My Family (a long time ago)

Wednesday, July 25, 2012


If you are a parent of teenagers, you know how hard it can be to get in touch with your kids when they’re not at home. Even with cell phones it can be difficult at times to just have a brief interaction. Three of us Dads with kids between the ages of fifteen and nineteen were talking about this at work one day last week. We’ve each had instances where we needed to get in touch with our kids and were unsuccessful. Part of the reason we got cell phones for our kids was so that we could get in touch with them and they could get in touch with us.

We all agreed on one thing, which is that our kids will never answer a phone call from us. I’ve wanted to talk to my kids quickly about something and didn’t want to text back and forth, so I called them. Seems simple, right? Have a quick conversation so everyone is on the same page and you’re done in, oh, 30 seconds. Well, it isn’t so simple, because they very rarely answer the call. I think the three of us all got the same excuse when this happened: “I had it on silent.” When I’m out somewhere, like at a mall, I hear phones ringing everywhere, and it’s not all the parents with the latest, coolest ring tones, so how come all our kids have their phones on silent?

Here’s what I consider somewhat amusing. You can call your kids five times and they won’t answer their phone (possibly because after the second call they’re ticked off), but text them and they get right back to you. At least mine do. One of the other Dads said his kids don’t always get back to him via text either. When he talked to them about it, their excuse was that their phone was on one floor of the house they were at, and they were on another floor. Because his kids never even go to the bathroom without their cell phone (OK, so that is a slight exaggeration), he wasn’t buying it. Another time he was told that their phone had died and they didn’t have a charger with them. The third Dad said he was told by his son that his friend’s house doesn’t get any reception on his phone, so he never got the text until he left. I guess those last two are possible, but we all agreed they were just excuses.

I’m not down on my kids or other kids for making up excuses for not wanting to talk to their parents. Most of the time it will probably mean the fun is over, or they forgot to do something, or something else they don’t want to hear. I know, because I remember when I was a teenager. The worst thing to happen was to be at someone’s house with a group of friends hanging out and having a blast, and the Mom would walk in and tell one of us that our Mom was on the phone. If it was my Mom, I would immediately start thinking about what I could have forgotten to do or if I was in trouble for something. Most always the call meant that person had to go home, which was bad enough, but then they had to take the razzing from the guys about “running home to Mommy.”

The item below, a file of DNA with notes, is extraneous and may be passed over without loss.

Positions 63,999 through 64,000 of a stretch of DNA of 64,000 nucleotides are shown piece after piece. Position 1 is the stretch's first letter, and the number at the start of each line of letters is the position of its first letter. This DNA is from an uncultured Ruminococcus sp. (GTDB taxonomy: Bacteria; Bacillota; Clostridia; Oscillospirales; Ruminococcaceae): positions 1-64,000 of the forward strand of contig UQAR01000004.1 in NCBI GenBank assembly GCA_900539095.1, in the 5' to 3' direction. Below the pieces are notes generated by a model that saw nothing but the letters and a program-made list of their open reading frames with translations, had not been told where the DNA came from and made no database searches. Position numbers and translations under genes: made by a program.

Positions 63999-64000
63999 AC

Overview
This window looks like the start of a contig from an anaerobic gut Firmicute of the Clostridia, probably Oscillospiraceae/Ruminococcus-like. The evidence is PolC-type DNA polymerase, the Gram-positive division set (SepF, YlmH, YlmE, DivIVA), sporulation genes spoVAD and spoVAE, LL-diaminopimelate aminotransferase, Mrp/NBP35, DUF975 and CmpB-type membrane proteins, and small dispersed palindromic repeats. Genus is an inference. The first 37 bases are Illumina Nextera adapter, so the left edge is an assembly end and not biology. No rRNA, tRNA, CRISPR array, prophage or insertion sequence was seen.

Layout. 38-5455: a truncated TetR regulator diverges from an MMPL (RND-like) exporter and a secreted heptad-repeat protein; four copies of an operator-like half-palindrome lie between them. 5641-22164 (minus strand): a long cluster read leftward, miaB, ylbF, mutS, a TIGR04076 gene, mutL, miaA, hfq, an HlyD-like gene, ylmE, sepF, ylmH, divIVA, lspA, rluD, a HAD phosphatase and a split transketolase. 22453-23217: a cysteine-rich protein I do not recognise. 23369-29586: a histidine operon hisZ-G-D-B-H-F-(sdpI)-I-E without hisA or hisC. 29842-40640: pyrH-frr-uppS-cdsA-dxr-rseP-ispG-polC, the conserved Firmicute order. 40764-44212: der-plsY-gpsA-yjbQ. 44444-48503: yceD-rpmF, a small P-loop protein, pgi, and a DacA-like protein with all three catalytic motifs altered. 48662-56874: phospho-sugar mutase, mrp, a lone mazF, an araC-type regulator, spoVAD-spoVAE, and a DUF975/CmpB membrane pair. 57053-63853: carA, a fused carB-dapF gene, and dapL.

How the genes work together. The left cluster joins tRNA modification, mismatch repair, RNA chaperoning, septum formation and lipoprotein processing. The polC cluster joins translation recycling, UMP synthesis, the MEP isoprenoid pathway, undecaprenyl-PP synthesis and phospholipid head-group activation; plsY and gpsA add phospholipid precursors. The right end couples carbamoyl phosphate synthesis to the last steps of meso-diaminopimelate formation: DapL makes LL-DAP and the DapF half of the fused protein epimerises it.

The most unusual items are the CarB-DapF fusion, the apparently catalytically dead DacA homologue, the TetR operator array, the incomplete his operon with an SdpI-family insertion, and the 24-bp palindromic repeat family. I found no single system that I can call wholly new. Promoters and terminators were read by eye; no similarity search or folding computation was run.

We didn’t have to make up excuses back then because we had built in excuses, back in the days before technology made our lives “easier”. Here are a few of them:
  • There was no call waiting back in the 70’s, so if someone was on the phone at your friend’s house, your Mom couldn’t get through. You weren’t telling a lie if you told your Mom, “Mrs. Smith was on the phone the whole time I was there!” Of course, sometimes we just took the phone off the hook so we wouldn’t be disturbed.
  • There weren’t answering machines, caller ID or voice mail back then either, so if we didn’t answer the phone there was no way to know who called. Saying “I didn’t know you called” was not a lie. Without these modern conveniences, it was like the phone call never happened.
  • When we were out and about, the only way to call home was to use a pay phone. However, pay phones weren’t on every corner and sometimes they were broken. So, we weren’t telling a lie if we said, “I couldn’t find a pay phone.” Not that we looked too hard, but that’s a different story.
  • Once we had our licenses, saying that whoever was driving wouldn’t stop for you to make a call might work once or twice, but that’s about it. What’s that quote: “Fool me once, shame on you; fool me twice, shame on me”?
If you can’t get in touch with your kids, it isn’t something new for parents. It’s been going on for decades. Teenagers have never liked getting phone calls from their parents. It’s just that as the technology has evolved, so have the excuses.

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